Side trivia: In 1964, three James Bond films released: Dr. No (1962), From Russia with Love (1963), and Goldfinger (1964). As of this writing, there are 22 James Bond films with the 23rd, Skyfall, currently filming.
The game also boasts some memorable characters. It wouldn’t be a Metal Gear Solid game without The Pain, for example. The Pain has the ability to manipulate hornets and use them as bullets and grenades. He is the second major battle of Snake Eater, and the one that tests your willingness to take this game’s style at face value. The Fear moves superhuman-like, able to manipulate his joints and jump around from tree to tree at high speeds. The Fury is a rather angry full-time pyromaniac and part-time cosmonaut that provides one of the game’s biggest WTF moments.
I had complained that Metal Gear Solid 2 failed to hold my interests in terms of grand boss battles, and Snake Eater made up for that by simply giving us The End. The End is a 100-year-old sniper who, according to one character, can be described as “photosynthetic.” You enter into a sniper duel with him across three different areas, where you must stalk and blend in and try and beat him at his own game. While The End is an expert sniper, he also has his vices to take advantage of. This is a fight that tests the player’s familiarity with the game, as well as patience and skill. This is a boss fight that challenges. Over the past few years, it has been praised as one of the greatest battles in games, because it’s not meant to be a difficult battle, but it creates a mood and creates tension you might only find in films. There is no actual bitterness in the battle. Just as The End wants to test Snake, he is also looking to test us. The fight can last 20 minutes or three hours. In a sort of black comedy, The End is able to be killed long before the actual battle is supposed to take place.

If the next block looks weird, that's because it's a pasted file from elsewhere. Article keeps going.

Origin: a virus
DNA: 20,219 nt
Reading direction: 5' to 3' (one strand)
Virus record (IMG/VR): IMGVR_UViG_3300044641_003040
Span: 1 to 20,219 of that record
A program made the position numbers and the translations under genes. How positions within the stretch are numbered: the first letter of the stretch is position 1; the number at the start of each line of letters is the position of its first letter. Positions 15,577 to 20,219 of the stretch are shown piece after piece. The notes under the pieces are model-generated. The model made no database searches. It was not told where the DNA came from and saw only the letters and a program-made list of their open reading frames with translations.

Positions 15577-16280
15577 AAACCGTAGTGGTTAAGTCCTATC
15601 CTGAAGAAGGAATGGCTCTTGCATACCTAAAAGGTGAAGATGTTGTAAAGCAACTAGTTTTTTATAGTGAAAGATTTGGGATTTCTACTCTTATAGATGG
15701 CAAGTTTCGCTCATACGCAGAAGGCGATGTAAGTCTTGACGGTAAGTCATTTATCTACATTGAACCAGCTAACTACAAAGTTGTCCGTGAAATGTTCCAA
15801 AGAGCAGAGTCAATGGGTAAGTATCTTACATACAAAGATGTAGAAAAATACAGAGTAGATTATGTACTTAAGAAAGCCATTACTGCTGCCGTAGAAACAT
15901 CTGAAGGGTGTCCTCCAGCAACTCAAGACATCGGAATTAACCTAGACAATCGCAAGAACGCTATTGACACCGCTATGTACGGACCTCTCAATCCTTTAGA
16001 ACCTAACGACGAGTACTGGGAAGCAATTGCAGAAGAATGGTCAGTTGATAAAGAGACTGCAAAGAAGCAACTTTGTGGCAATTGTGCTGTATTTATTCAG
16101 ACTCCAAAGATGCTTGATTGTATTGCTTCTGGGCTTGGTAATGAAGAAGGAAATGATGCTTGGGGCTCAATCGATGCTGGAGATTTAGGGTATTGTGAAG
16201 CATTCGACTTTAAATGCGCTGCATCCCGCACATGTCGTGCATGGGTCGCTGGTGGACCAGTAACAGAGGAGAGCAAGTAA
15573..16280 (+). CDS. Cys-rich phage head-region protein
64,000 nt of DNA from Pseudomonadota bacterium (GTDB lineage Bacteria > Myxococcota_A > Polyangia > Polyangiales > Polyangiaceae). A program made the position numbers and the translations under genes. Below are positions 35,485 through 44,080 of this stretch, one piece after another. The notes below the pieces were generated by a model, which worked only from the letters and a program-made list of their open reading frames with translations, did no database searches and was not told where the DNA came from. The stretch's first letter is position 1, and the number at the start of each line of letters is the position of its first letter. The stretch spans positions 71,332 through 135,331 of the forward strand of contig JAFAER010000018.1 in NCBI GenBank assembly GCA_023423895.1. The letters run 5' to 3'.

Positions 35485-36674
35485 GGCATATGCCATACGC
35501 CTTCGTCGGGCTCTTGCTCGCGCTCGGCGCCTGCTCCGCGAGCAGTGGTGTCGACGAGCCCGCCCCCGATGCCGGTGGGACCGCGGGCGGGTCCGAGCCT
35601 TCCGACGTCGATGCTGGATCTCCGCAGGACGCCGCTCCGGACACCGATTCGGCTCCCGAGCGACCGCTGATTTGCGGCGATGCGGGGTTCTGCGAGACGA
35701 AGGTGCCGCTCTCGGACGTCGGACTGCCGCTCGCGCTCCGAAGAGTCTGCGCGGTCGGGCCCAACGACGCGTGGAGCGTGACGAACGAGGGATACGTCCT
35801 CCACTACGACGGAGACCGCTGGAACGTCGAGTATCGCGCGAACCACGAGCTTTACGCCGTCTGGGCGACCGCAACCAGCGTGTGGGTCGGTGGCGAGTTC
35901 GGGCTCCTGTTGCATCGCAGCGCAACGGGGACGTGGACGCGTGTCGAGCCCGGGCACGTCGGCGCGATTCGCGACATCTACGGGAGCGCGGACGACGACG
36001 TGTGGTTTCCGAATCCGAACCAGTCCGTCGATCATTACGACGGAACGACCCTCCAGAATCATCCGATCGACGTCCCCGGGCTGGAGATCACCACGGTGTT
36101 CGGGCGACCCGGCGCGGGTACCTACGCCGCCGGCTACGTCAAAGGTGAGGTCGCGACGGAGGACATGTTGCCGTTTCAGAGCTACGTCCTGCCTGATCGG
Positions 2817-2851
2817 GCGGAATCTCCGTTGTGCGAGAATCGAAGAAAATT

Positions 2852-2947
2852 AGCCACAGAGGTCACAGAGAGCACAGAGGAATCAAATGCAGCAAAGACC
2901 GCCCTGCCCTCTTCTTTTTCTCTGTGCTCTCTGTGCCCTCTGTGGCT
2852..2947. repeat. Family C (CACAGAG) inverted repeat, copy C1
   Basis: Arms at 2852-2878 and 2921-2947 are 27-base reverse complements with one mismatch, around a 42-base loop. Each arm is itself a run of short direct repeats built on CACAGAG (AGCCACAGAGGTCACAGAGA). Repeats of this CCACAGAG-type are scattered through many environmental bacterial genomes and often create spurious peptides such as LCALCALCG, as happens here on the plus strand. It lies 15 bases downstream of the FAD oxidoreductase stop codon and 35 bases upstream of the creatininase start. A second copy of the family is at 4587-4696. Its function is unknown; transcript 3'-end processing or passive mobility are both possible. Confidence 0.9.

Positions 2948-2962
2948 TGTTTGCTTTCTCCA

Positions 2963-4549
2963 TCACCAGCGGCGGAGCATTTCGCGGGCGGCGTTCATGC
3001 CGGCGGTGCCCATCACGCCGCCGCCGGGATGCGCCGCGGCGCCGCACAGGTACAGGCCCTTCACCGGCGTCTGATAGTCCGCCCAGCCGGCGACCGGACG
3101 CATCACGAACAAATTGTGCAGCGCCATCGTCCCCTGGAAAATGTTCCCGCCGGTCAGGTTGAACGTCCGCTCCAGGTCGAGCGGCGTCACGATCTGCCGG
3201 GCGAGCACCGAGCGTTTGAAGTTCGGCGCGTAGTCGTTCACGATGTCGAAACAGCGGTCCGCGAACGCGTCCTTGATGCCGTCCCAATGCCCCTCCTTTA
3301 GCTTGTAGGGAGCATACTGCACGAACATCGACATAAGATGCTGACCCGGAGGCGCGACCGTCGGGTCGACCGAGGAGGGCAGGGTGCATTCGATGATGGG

Then there is The Sorrow. Explaining The Sorrow spoils part of the story (and emotion), but fighting him is not so much a fight but a strange perspective in how the player has handled the game’s enemies. If you’ve killed enemies during your play, you’ll meet them again and watch their suffering as you dispensed it. A strange out-of-body experience if there ever was one.
The one character who probably should have made an impact for me but failed to do so was EVA, which is a bit disappointing. She is a double agent, and goes into what it is that causes a person to defect (her reasons are not very convincing), but it’s overshadowed by her role as Miss Fanservice. She is still somewhat interesting as EVA, if only because EVA is her actual competent if not aggressive personality versus her role as a damsel-in-distress type serving as Colonel Volgin’s mistress.
Metal Gear Solid 3 as a game has a lot to offer in terms of storytelling, hidden extras, inside jokes, different ways to meet an objective. It’s the emotion that makes it such a fan favorite, I think, as it features one of the most popular endings (and meme images) of the last generation into this one. Having played through it again, I find it to still be a fantastic experience. It combines wackiness with tension and emotion and does it well.
You thought I was going to paste the “salute” image, weren’t you?